Amended petition filed by Maki
In an amended petition, a Parkville area resident has asked a Platte County judge to order the city to pay nearly $300,000 in damages, court costs and fees for what he said are numerous violations of the state Sunshine Law.
Jason Maki, a vocal opponent of the way the city conducts business, filed his amended petition last Thursday in Platte County Circuit Court, asking the judge to find in his favor for “knowing and purposeful” violations of the state law which is designed to safeguard open and transparent government.
Maki’s action is the latest in a civil suit he filed against the city in February against city officials, including Mayor Nan Johnston, City Administrator Joe Parente and the eight-member board of aldermen.
The “amended petition for injunctive and monetary relief” alleges city officials have committed 59 violations of the law since 2018, including illegally withholding public documents from Maki, overcharging him for the documents they provided and altering versions of some released documents.
Maki said he has paid nearly $13,000 for open records from the city.
The law allows governments only to charge nominal fees to help offset costs of copying, for example, and prohibits culling certain documents to only release some information while withholding others.
The documents city officials have released to Maki are available to the public for free on an online data base, transparency.abetterparkville.com.
Some of the documents Maki is seeking are communications between elected and city officials using private email servers and could reveal the city’s actions and communications prior to the construction of a more than 350 acre residential, retail, and light industrial development named Creekside, currently under construction.
Maki alleges city officials held improper meetings and discussions before alerting citizens through open forums.
There have been two recent hearings in the case, which are pre-trial events. In late July, city attorneys filed a petition requesting a trial, but Maki said the move is intended to limit his time and ability to obtain information prior to trial. Van Amburg is considering the trial date.
At the Aug. 7 hearing, the judge ordered the city to provide more detailed answers to Maki in the discovery phase, including the city’s processes for filling requests for public documents under the Sunshine Law.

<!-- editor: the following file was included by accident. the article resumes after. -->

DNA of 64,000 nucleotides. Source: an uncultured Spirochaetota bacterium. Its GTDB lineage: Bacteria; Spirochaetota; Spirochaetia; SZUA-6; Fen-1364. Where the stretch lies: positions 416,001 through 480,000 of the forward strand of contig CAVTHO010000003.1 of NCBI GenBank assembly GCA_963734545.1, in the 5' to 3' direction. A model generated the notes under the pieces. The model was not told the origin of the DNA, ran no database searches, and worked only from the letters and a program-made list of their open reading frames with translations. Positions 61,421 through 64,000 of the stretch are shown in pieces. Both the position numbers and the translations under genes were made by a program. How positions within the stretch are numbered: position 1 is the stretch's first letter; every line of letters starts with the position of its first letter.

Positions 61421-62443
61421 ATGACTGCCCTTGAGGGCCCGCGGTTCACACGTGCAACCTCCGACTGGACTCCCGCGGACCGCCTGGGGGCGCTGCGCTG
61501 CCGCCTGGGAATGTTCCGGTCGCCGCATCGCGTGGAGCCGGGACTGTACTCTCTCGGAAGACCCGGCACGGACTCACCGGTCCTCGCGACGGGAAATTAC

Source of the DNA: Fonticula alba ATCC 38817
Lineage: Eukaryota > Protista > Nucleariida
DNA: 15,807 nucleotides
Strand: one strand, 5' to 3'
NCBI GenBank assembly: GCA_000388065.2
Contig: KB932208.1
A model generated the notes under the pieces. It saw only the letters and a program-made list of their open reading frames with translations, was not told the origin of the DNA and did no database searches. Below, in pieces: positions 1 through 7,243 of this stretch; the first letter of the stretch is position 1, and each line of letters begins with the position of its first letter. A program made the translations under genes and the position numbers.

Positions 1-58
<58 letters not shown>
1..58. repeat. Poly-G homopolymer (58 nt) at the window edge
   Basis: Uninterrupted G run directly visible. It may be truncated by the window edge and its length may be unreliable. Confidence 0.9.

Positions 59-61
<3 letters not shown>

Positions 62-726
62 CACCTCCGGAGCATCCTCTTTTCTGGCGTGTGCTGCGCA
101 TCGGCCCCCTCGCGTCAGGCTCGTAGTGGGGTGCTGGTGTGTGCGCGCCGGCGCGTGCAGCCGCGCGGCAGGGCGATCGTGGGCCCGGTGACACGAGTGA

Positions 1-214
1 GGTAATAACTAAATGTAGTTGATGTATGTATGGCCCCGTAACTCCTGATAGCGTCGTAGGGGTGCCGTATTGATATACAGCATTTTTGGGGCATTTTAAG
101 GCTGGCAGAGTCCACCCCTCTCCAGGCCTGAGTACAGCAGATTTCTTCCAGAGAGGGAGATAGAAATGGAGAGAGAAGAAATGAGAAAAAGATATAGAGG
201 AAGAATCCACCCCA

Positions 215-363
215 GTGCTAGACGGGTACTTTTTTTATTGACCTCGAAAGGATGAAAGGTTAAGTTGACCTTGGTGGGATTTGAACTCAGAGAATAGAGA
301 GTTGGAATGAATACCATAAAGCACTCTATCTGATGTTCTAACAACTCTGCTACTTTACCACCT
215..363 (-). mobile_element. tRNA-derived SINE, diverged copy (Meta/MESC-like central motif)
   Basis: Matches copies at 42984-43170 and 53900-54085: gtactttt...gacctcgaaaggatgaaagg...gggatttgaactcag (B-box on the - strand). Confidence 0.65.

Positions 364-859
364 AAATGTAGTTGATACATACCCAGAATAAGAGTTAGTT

The judge listened to arguments by Maki that stated the city was evasive in many answers to questions during the early pre-trial process known as “discovery.”
During the latest virtual hearing, held this past Friday, Steve Coronado, the city’s lead counsel, told the judge Maki’s requests for information are “extremely broad and burdensome.” He also said when Maki moved into the Parkville area in which he lives, an upscale neighborhood that borders the city limits, there already was a plan to develop the area.
Coronado further criticized Maki, stating that Maki had contacted the Missouri Attorney General, the Missouri Auditor and has contributed to continuing press coverage while also attempting to influence Parkville city elections. Coronado argued that while the mayor, city administrator and aldermen have public personas, they also have personal lives and Maki’s numerous requests are unreasonable, too broad, and intrusive.
Maki stated Parkville “officials choose to use private servers to discuss public business,” necessitating the retrieval of the communications from those private servers. He added that the retrieval of information is no more difficult or time consuming “than anyone searching for a utility bill.”
“They made this choice,” Maki said of city officials’ decision to use their private email accounts for some city business communications.
Coronado countered that Maki’s requests for public documents are too broad and, in some cases, “don’t exist.” He added, “All I’m asking is for Mr. Maki to stick to the issues in this case and not go on a fishing trip.”
Maki said the information he is requesting is relevant to the case and that city officials view him as an adversary, which has contributed to a lack of cooperation in releasing documents. He said, “the burden is minimal, and the need is high.”